Granger Frederick James


by Jean Kinch

My paternal grandfather, Frederick James Granger, was born on Christmas day in the year 1826. In the autumn of that year his parents began an ocean voyage from England to make a new life in Ontario, Canada. Before they reached the Canadian shore their son was born aboard ship somewhere on the Atlantic Ocean. It must have been a trying voyage for the young mother, as travel in those days was dangerous and at the best uncomfortable.

I know very little of Grandad's childhood, only that he told us that the only schooling he had was in the "school of hard knocks." I can recall many stories he used to tell of his youth in the logging and lumber camps of northern Ontario where he learned to work hard and to like his whiskey habits he never changed. He married a girl whom he called Phoebe, her real name was Mary Jane Stocks, and fathered four boys, William, Edward, Samuel and Abram, my father, and one daughter who choked to death on a beechnut when she was quite a young girl.

Grandad was an eighty-two year old widower when he came west with Dad and Mom in 1909 and when they came to Frog Lake in 1911 he came too and filed on a homestead on the east side of Laurier Lake. Dad and Mom built a shack on his homestead and lived there until they proved up on it for him, before they built their home on No. 18. Later Grandad sold his land to David Jack of Kitscoty, Mom's uncle. From then on he made his home with us.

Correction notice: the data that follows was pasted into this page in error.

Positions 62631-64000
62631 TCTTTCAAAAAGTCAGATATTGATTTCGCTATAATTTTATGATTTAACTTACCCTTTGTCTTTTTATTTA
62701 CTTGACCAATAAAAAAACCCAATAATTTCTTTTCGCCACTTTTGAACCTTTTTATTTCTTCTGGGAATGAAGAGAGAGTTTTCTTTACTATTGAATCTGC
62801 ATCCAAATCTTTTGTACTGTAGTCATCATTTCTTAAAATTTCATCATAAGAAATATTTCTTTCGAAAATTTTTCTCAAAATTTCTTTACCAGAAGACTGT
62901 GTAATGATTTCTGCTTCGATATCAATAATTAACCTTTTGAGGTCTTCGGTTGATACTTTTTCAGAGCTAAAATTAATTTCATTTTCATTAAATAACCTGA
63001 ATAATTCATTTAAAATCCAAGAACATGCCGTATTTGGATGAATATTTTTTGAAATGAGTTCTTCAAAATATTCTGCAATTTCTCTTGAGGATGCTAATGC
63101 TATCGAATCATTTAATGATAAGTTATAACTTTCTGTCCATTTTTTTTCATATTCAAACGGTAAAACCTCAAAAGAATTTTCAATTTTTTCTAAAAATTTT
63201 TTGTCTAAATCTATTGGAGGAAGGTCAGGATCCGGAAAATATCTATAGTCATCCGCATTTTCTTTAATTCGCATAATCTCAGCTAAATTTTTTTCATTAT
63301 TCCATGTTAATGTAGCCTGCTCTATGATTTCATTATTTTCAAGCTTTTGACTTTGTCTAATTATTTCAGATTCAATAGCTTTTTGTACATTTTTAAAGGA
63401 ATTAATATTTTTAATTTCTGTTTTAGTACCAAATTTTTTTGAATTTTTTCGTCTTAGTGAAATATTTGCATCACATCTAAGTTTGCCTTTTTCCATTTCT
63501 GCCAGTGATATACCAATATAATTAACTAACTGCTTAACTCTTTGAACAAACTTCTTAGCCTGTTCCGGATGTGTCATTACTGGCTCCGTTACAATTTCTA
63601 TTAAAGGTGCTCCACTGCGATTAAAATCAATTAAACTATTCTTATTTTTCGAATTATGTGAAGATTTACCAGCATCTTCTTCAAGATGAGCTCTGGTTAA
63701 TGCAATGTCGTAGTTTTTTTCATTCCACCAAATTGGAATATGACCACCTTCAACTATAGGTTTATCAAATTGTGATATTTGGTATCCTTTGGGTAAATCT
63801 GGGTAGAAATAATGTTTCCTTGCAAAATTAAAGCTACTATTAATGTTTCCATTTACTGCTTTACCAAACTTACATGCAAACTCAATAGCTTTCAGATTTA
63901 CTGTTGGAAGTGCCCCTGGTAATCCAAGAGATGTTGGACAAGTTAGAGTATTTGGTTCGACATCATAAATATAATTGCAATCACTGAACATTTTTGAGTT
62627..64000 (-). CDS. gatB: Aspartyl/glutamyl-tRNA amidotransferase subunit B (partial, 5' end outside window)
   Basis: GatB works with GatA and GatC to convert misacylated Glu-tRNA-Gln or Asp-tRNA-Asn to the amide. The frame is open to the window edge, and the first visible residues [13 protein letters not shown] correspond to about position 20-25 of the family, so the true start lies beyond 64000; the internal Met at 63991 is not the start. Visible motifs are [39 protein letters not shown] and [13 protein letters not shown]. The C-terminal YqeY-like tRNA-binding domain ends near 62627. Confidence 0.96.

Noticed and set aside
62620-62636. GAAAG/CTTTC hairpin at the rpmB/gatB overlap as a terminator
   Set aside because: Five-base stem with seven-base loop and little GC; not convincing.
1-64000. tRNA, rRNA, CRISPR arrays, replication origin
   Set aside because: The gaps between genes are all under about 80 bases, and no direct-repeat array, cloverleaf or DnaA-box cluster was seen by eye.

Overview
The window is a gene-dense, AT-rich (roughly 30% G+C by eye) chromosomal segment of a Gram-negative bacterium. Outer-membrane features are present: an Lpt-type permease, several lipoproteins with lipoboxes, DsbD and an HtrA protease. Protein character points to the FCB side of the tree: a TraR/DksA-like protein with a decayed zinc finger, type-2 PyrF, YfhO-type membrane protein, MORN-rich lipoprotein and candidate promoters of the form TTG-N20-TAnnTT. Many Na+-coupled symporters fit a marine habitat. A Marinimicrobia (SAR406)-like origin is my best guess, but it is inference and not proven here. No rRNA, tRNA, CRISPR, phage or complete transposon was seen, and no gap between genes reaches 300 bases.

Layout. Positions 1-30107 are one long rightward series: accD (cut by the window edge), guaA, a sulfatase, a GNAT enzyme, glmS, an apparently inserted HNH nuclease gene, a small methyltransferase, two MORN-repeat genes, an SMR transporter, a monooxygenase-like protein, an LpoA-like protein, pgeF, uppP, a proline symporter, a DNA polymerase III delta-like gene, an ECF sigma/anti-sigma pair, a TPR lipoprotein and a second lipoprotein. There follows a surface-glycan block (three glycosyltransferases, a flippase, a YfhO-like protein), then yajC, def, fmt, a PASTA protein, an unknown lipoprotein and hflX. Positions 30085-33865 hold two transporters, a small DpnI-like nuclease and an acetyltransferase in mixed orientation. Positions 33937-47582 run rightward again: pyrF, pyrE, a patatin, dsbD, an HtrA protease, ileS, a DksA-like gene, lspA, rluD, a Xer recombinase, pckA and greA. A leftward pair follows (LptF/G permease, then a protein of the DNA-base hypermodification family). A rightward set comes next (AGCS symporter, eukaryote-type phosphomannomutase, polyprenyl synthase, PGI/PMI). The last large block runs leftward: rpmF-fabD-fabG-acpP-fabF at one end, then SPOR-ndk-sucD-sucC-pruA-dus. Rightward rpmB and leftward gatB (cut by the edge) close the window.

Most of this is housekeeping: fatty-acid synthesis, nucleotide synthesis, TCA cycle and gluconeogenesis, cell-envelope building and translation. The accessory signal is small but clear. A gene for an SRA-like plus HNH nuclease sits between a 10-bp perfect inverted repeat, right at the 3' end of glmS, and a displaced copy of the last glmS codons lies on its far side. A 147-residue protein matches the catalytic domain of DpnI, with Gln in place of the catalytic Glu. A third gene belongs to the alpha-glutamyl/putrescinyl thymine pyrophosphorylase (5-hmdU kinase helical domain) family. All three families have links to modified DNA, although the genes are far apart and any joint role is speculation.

Although very old he was a strong and active man. I can remember how he loved working with the axe and saw, holding his own with the younger generation. My brothers, Fred and Earl, at times complained at having to help him saw stove wood with the cross-cut saw, but Grandad told them the exercise helped to keep them warm. After the gas powered circular saws were brought into the district he chopped down the trees for Dad and the boys to haul, and when it was sawed into firewood he did his share of splitting and piling it. Within three years of his death he chopped down trees, sawed them up with a bucksaw and piled the wood in the bush. Much of it was never hauled home and just a short time ago Mr. Emmanuel Meger, who rented the old homestead, asked me why the piles of wood were spotted here and there in the bush.

He got along very well with the Indian neighbors who worked for Dad or came to trade fish, wild meat or saskatoons and blueberries for potatoes, butter, lard, flour, tea or pork, in fact almost anything they could deal for. One afternoon when my brothers and I came home from school two Indians, Little Joe Kechino and his wife Margaret, and Grandad were having a high old time. Little Joe's team was tied to a tree in the yard and Grandad, hands joined with the two Indians, was dancing around the wagon. Mom hustled us into the house and sent us upstairs to tidy our rooms, forgetting that the upstairs windows gave a wonderful view of their antics. I don't know if it was the white man's home brew or the Indian's "moose milk" but, well, it was during prohibition and to quote from an old clipping:

"Thirsty days hath September,

April, June and November,

All the rest are thirsty, too,